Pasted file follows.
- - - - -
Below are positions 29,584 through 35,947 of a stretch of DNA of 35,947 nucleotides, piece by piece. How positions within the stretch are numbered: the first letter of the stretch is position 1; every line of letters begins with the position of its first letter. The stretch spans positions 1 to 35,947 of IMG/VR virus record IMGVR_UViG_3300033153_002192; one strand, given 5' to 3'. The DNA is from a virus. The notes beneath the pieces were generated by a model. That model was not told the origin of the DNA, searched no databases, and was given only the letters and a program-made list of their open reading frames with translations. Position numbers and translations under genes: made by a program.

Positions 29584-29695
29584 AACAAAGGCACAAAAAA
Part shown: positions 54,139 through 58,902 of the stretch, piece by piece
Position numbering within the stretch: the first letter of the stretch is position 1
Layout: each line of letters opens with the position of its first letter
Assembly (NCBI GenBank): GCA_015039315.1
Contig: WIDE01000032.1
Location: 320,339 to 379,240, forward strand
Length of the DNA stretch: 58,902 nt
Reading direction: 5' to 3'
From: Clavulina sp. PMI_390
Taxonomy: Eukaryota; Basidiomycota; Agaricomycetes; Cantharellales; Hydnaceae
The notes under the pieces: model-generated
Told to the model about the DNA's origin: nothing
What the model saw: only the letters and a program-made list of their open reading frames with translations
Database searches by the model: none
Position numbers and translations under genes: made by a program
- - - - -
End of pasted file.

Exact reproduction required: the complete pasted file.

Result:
Below are positions 29,584 through 35,947 of a stretch of DNA of 35,947 nucleotides, piece by piece. How positions within the stretch are numbered: the first letter of the stretch is position 1; every line of letters begins with the position of its first letter. The stretch spans positions 1 to 35,947 of IMG/VR virus record IMGVR_UViG_3300033153_002192; one strand, given 5' to 3'. The DNA is from a virus. The notes beneath the pieces were generated by a model. That model was not told the origin of the DNA, searched no databases, and was given only the letters and a program-made list of their open reading frames with translations. Position numbers and translations under genes: made by a program.

Positions 29584-29695
29584 AACAAAGGCACAAAAAA
Part shown: positions 54,139 through 58,902 of the stretch, piece by piece
Position numbering within the stretch: the first letter of the stretch is position 1
Layout: each line of letters opens with the position of its first letter
Assembly (NCBI GenBank): GCA_015039315.1
Contig: WIDE01000032.1
Location: 320,339 to 379,240, forward strand
Length of the DNA stretch: 58,902 nt
Reading direction: 5' to 3'
From: Clavulina sp. PMI_390
Taxonomy: Eukaryota; Basidiomycota; Agaricomycetes; Cantharellales; Hydnaceae
The notes under the pieces: model-generated
Told to the model about the DNA's origin: nothing
What the model saw: only the letters and a program-made list of their open reading frames with translations
Database searches by the model: none
Position numbers and translations under genes: made by a program